Couldn't agree more anon 00:23. This piece of land has been left for the 20 years I've been living around here and the proposals are welcome in my opinion. I've lived at various properties around the Creek over the years and I now live at Greenwich Creekside (aka by the Dame as the large glass monstrosity) and I will be overlooked by it so feel reasonably comfortable to say my views count!

You make a good point re what do people want - if yuppie town houses were built there would be an outcry re poor utilisation of land, but build a tower and people moan that they are too tall. Unfortunately the only way to solve the problem of the lack of supply is to build higher.

I know people will moan about them being sold overseas or to rich folk, but at the end of the day they will be rented out and people will live there. Yes, maybe well off people, but that still gets them off the social housing queue leaving the queue more manageable for those that really need assisted housing.

Bring it on, and well done Lewisham council for using this tiny pocket of land so creatively.

Anonymous said...

Do you happen to know if Kitewood have plans to build a bridge over the creek? Thanks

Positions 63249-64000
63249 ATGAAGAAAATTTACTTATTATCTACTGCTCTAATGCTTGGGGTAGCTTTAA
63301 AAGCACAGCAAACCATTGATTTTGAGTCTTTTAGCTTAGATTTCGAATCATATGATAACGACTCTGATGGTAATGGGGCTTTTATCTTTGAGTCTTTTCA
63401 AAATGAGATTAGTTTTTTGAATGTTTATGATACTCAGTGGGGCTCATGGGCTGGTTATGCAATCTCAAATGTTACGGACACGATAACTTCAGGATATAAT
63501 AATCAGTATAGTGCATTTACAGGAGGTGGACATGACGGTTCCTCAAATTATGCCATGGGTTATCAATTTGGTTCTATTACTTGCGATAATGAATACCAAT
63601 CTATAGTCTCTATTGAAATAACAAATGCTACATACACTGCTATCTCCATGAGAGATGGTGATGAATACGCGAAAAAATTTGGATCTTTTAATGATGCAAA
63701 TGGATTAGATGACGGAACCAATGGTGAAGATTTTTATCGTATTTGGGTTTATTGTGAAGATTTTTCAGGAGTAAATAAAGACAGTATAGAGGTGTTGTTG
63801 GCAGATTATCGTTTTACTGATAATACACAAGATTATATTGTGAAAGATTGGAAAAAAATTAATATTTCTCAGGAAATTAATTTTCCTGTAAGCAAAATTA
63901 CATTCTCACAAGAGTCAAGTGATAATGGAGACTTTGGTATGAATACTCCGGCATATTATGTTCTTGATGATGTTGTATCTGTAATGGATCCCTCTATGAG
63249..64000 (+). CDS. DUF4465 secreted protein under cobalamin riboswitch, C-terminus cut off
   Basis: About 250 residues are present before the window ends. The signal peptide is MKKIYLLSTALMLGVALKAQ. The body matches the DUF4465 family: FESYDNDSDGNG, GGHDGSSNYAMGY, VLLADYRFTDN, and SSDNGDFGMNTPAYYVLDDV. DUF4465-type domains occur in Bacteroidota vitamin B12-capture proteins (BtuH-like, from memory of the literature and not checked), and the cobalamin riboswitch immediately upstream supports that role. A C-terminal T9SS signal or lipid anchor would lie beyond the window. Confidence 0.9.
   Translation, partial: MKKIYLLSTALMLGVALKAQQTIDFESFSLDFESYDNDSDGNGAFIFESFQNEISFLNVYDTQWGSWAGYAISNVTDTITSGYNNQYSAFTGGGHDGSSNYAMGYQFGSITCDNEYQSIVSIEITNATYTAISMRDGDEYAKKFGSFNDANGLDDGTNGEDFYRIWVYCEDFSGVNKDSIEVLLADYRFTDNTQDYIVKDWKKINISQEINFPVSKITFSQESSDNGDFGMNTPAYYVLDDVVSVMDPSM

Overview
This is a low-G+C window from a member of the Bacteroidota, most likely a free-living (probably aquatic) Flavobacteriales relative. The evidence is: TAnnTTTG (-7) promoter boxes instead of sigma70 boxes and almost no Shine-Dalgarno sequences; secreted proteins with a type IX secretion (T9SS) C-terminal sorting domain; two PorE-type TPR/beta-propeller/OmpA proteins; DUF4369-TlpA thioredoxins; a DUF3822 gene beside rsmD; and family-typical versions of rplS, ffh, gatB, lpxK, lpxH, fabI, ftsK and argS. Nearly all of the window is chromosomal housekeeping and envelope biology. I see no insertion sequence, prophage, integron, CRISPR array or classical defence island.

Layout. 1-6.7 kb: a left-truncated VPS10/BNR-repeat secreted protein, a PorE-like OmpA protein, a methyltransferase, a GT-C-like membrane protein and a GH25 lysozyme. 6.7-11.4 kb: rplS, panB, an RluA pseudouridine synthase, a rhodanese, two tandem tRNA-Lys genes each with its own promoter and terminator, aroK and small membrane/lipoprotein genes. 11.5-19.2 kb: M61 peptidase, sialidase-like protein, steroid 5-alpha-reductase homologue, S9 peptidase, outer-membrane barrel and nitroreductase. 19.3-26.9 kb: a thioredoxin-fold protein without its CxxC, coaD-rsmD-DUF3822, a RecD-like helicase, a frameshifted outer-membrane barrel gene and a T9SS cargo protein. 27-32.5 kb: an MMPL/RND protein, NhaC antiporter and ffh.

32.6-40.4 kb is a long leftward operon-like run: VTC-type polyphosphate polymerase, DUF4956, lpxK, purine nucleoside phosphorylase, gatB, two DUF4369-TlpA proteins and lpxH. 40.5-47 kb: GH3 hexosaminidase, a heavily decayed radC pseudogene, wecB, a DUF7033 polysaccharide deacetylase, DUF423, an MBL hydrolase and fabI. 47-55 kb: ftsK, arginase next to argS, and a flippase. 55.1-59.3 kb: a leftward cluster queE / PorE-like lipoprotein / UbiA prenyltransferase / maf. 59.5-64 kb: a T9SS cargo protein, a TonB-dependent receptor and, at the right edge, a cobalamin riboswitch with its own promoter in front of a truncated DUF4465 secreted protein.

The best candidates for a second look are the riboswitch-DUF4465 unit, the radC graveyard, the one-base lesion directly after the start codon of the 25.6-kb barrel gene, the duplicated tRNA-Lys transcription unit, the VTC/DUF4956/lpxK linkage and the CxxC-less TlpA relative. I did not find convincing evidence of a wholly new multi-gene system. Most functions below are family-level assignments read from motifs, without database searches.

deptford Dame said...

@anon 00.23 as far as I'm aware, there's nothing in my post to suggest that 'it is terrible that one building is high, and the other one is not'. For the record, I'm not really impressed by the design of either, but my point is about segregation, not about the building heights.

@An old Creeksider everyone's views count, I"m always happy to hear them. However your suggestion that the development would get 'well off people' 'off the social housing queue' is irrelevant. Why would such folk be on the 'social housing queue' in the first place? Councils already have measures in place to prioritise 'those that really need assisted housing' in any case, so the only impact of 'making the queue more manageable' is to improve the statistics for the government.